On the other hand, there would be visible drawbacks to such a move. In the short term, Turkey could retaliate against Europe by reneging on the agreement to stop inland migration flows. This is not a small issue (although one that does not particularly concern the US) considering that Turkey hosts 3.7 million refugees (from Syria and other regions) and that politics in Europe are increasingly shaped by the migration issue. It is also easy to underestimate Turkey’s contribution to Western security. Turkey enjoys a great geostrategic location as a buffer zone between Europe, Russia, and the Middle East, one that borders the world’s most chaotic region. From a strategic standpoint, Turkey leaving NATO would weaken both parties. The Alliance would not only lose bases on Turkish soil but also Turkey’s invaluable contribution to NATO’s spearhead, the Very High Readiness Joint Task Force.

If things go from bad to worse Turkey could perhaps decide to leave NATO or the allies could perhaps decide to do away with Turkey. Yet, despite the growing and increasingly visible strains in their relationship, logic has it that NATO and Turkey are better off trying to make it work. Despite bumps along the road, a continuation of Turkish membership in NATO is the most likely outcome. From a Western perspective, the difficulty is putting pressure on Turkey to curb its excesses without going too far and facing the consequences of the worst-case scenario, i.e. Turkey moving out of NATO and joining the Moscow-Tehran axis.

The notion that Turkey should be ‘kicked out’ of NATO is increasingly gaining currency in some Western circles.

Questioning the relationship between NATO and Turkey makes sense, needless to say, as long as there is a NATO to speak of. Recently, US President Donald Trump declared that the Alliance was obsolete. If this is not mere tactical posturing to get the allies to cough up their fair share of expenses, Washington might decide that its “ungrateful” European allies are not worth defending which would result in a far-fetched but not entirely improbable scenario where the US exits NATO. This would signify the end of the institution, the formal end of the post-WWII order, as well as any vestige of cohesion in the Western world. In this scenario, Europe would end up on its own as a soft power giant and hard power dwarf, rich yet as unable to unite politically or militarily—the perfect prey in a new jungle. Turkey would, just like Europe, need to find accommodation with Russia. Nevertheless, despite the apparent increase in grievances and in the fragmentation of the alliance, the odds are that the Americans, Europeans, and Turks understand that NATO works for all of them and that their world would be far less secure without it.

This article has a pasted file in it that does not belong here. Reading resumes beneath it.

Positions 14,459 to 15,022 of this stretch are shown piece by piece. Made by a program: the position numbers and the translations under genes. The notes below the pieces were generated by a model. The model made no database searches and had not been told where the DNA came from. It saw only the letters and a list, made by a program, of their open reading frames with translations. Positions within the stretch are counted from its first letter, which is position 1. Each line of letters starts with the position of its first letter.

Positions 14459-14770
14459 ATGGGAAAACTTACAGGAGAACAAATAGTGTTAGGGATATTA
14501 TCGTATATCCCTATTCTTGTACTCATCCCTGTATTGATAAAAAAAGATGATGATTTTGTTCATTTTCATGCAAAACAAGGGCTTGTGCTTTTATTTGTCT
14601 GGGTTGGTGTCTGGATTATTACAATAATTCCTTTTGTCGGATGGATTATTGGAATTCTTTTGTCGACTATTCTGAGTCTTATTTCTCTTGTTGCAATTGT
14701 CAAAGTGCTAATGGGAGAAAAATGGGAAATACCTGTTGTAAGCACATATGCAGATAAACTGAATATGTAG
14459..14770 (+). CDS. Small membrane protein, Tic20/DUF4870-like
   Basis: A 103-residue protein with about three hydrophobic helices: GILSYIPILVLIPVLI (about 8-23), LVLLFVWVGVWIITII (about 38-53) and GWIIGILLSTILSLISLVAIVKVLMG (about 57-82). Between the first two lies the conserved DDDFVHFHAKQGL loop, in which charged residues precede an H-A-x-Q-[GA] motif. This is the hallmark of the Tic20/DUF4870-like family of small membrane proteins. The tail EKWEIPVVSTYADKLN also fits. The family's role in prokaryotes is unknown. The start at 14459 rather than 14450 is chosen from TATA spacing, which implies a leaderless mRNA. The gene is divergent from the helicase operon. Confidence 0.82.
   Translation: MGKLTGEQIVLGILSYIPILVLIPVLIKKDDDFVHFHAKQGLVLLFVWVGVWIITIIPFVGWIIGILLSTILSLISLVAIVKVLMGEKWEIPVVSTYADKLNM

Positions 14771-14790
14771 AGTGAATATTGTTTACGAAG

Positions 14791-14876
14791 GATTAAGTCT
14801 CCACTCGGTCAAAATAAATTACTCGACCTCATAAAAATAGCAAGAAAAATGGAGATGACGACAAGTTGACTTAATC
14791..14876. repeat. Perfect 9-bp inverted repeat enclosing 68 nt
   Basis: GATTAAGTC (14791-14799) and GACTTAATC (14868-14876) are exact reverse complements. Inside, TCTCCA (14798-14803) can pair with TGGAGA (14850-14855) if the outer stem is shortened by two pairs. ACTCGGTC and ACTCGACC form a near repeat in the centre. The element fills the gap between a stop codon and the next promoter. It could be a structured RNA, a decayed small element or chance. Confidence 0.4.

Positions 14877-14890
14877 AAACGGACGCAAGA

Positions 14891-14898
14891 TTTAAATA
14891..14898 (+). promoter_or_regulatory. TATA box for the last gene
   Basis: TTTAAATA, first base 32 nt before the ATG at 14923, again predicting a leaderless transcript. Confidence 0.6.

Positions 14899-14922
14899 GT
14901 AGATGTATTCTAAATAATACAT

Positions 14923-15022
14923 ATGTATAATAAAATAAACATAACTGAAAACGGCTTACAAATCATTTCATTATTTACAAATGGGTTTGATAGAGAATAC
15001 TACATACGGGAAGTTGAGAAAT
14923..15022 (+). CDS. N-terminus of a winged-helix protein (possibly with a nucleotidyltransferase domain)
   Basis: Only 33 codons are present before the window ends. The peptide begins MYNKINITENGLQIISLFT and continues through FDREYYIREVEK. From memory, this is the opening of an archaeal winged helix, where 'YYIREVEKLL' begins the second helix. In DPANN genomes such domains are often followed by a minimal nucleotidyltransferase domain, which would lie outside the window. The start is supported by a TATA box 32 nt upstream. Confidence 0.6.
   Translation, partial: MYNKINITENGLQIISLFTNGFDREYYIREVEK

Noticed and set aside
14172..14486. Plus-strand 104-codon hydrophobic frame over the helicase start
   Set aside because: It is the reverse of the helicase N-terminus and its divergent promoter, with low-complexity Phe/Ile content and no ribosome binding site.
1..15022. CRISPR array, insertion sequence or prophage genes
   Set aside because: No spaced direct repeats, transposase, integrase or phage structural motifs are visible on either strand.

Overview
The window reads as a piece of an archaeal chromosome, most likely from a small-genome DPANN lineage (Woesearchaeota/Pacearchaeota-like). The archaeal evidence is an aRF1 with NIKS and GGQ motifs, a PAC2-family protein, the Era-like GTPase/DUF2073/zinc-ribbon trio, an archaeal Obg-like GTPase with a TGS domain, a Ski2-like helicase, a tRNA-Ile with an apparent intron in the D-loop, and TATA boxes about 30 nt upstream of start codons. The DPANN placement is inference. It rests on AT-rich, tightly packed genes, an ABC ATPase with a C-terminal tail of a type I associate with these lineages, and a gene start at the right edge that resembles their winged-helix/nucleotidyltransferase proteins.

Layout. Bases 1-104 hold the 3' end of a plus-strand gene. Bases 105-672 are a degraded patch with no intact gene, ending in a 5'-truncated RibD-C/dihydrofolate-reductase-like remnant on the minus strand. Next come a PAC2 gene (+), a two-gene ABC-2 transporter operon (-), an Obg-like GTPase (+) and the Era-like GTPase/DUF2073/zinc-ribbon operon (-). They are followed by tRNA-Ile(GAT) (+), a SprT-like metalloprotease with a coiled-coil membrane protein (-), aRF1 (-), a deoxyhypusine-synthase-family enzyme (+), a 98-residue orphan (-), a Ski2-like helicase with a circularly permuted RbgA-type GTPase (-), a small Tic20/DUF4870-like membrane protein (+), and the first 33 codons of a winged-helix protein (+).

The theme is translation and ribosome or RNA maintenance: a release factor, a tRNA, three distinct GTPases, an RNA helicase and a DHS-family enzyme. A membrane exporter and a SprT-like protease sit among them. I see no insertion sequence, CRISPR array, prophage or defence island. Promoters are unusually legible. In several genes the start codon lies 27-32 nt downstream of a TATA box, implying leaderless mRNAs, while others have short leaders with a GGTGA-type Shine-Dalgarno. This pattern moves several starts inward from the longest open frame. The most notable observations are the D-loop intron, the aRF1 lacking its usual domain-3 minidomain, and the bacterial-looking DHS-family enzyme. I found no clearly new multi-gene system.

[1] Bernard Lewsi, “What Went Wrong?: The Clash Between Islam and Modernity in the Middle East” (Harper Perennial, January 2003).

[2] Geoffrey Wheatcroft, “Who Needs NATO?” New York Times, 15 June 2011, https://www.nytimes.com/2011/06/16/opinion/16iht-edwheatcroft16.html

[3] Jamie McIntyre and Travis J. Tritten, “Senate measure would restrict Turkey’s involvement in the F-35,” Washington Observer, 25 May 2018, https://www.washingtonexaminer.com/senate-measure-would-restrict-turkeys-involvement-in-the-f-35

[4] The North Atlantic Treaty, Washington D.C., 4 April 1949, https://www.nato.int/cps/ie/natohq/official_texts_17120.htm

CONTRIBUTOR
Francesco M. Bongiovanni
Francesco M. Bongiovanni

Francesco M. Bongiovanni is a former investment banker and the author of Europe and the End of the Age of Innocence and of The Decline and Fall of Europe.

From the Desk of the Editor TPQ’s Summer 2018 issue marks the 11th annual edition that we are publishing with the support of NATO’s Public Diplomacy Division. This long-standing partnership has helped TPQ in its efforts to feature nuanced and diverse opinions on the security policy challenges facing Turkey, the region, and the transatlantic community. Over the years, we have had the privilege of bringing the...